Astronomer Al Grauer and his wife Annie were instrumental in getting a dark sky sanctuary designation for the Cosmic Campground in New Mexico. The recognition came from the International Dark Sky Association. (Mónica Ortiz Uribe)
A remote campground in southwest New Mexico has recently become a sanctuary for star gazers seeking a pristine night sky at a time when the rapid spread of light pollution prevents more than half of the world’s population from seeing the Milky Way.
The Cosmic Campground lies just off a two-lane highway in Catron County— New Mexico’s largest and mostly rural county, where traffic lights don’t exisit and the U.S. Census counts half a person per square mile.
“The thing of it is you can see a 360 here. You can see the last star of the Big Dipper come up over the edge of the Gila Wilderness,” said Annie Grauer, a writer who’s been married to an astromer for the last 40 years.
She and her husband Al Grauer were part of the team effort that created the Cosmic Campground. The couple traveled to a spot in the Gila National Forest just north of Glenwood and used special instruments to measure the darkness of the sky.
“We would come about once a week and we did that for about three months, four months,” she said.
They sent the data to the International Dark Sky Association (IDA), a group dedicated to protecting places with little or no light pollution. IDA reviewed the data and in January designated the site as a dark sky sanctuary, only the second in the world. The other is in the Elqui Valley of northern Chile.
“This sky is so dark and there are so many stars up there it’s actually lighter than you would imagine,” Grauer said. “One night we were up here and…I was scared by my own shadow. I could see my shadow by starlight.”
On a recent summer afternoon a crowd of amateur astronomers and science nerds gathered at the Cosmic Campground to celebrate the sanctuary designation.
Next to the potluck table, Deborah Calkins and her son Michael wrapped red cellophane on a flashlight to help dim its intensity at night.
“We got our star wheels, we got our flashlights, I think we’re ready for sunset,” she said.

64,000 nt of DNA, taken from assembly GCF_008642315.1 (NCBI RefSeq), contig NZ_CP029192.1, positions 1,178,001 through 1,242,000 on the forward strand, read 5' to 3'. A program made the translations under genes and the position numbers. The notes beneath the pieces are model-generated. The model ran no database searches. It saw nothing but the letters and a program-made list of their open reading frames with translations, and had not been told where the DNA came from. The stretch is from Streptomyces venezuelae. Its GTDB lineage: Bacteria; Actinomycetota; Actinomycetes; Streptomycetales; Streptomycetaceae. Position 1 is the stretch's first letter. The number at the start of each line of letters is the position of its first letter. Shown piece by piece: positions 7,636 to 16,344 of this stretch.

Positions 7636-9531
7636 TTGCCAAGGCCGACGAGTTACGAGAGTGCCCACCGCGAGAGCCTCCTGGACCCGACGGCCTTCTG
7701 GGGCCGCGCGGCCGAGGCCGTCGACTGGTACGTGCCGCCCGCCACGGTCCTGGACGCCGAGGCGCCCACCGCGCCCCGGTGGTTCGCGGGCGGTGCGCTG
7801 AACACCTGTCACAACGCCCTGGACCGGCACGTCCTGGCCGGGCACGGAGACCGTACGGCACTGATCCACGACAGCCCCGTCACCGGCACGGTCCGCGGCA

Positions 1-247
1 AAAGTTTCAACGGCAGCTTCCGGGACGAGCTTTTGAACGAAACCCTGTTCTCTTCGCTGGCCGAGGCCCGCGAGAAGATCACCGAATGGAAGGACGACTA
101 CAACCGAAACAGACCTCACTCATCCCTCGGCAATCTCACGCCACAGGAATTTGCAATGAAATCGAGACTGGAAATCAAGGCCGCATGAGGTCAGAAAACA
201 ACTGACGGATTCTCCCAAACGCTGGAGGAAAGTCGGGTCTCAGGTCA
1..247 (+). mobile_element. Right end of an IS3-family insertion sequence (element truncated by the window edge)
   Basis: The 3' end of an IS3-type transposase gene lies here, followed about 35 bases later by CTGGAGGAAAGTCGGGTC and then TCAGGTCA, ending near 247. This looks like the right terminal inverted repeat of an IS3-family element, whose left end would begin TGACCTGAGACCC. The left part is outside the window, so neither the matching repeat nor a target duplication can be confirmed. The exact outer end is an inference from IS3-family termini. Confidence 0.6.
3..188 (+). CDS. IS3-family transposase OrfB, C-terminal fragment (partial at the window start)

Michael had just gotten a telescope for his 12th birthday. He’d wanted one ever since he saw the International Space Station fly over his house in Silver City, just an hour south of the campground.
“I like science and I’m interested in the stars,” he said.
Michael is lucky. Scientists estimate that 83 percent of the world’s population lives under light-polluted skies. Among other things, people need darkness to help maintain a healthy hormonal balance. Animals such as nocturnal birds and sea turtles need it to migrate, reproduce and find food.
As more scientists recognize the benefit of limiting illumination, more places are working to reduce light pollution. France passed a law in 2013 that requires businesses to shut off their lights late at night. In October the IDA recognized the first Dark Sky Park in South Korea, its first designation in Asia. The Grand Canyon is currently redesigning thousands of light fixtures within the park to create a more natural nighttime experience for its visitors.
After sunset the Cosmic Campground lies beneath a twinkling canopy of stars. Al Grauer, the astronomer, set up his telescope and invited fellow campers to take a peek at Saturn.
One woman likened the ringed planet to a UFO.
Nearby, Cindy Neely, a retired nurse, helped her three-year-old grandaugther Veda Werber onto a stool so she could peer into the family telescope. Werber excitedly counted Jupiter’s moons out loud.
For Grauer and his wife these are the moments that make their efforts worthwhile. They hope to spread the word about the Cosmic Campground to kids in urban areas via their website and a podcast called “Travelers in the Night.”
“Astronomy has ignited kids’ imaginations and humans’ imagination from the beginning,” Grauer said. “So what’s the price of imagination? Where does the next generation of poets and scientists and engineers…come from?”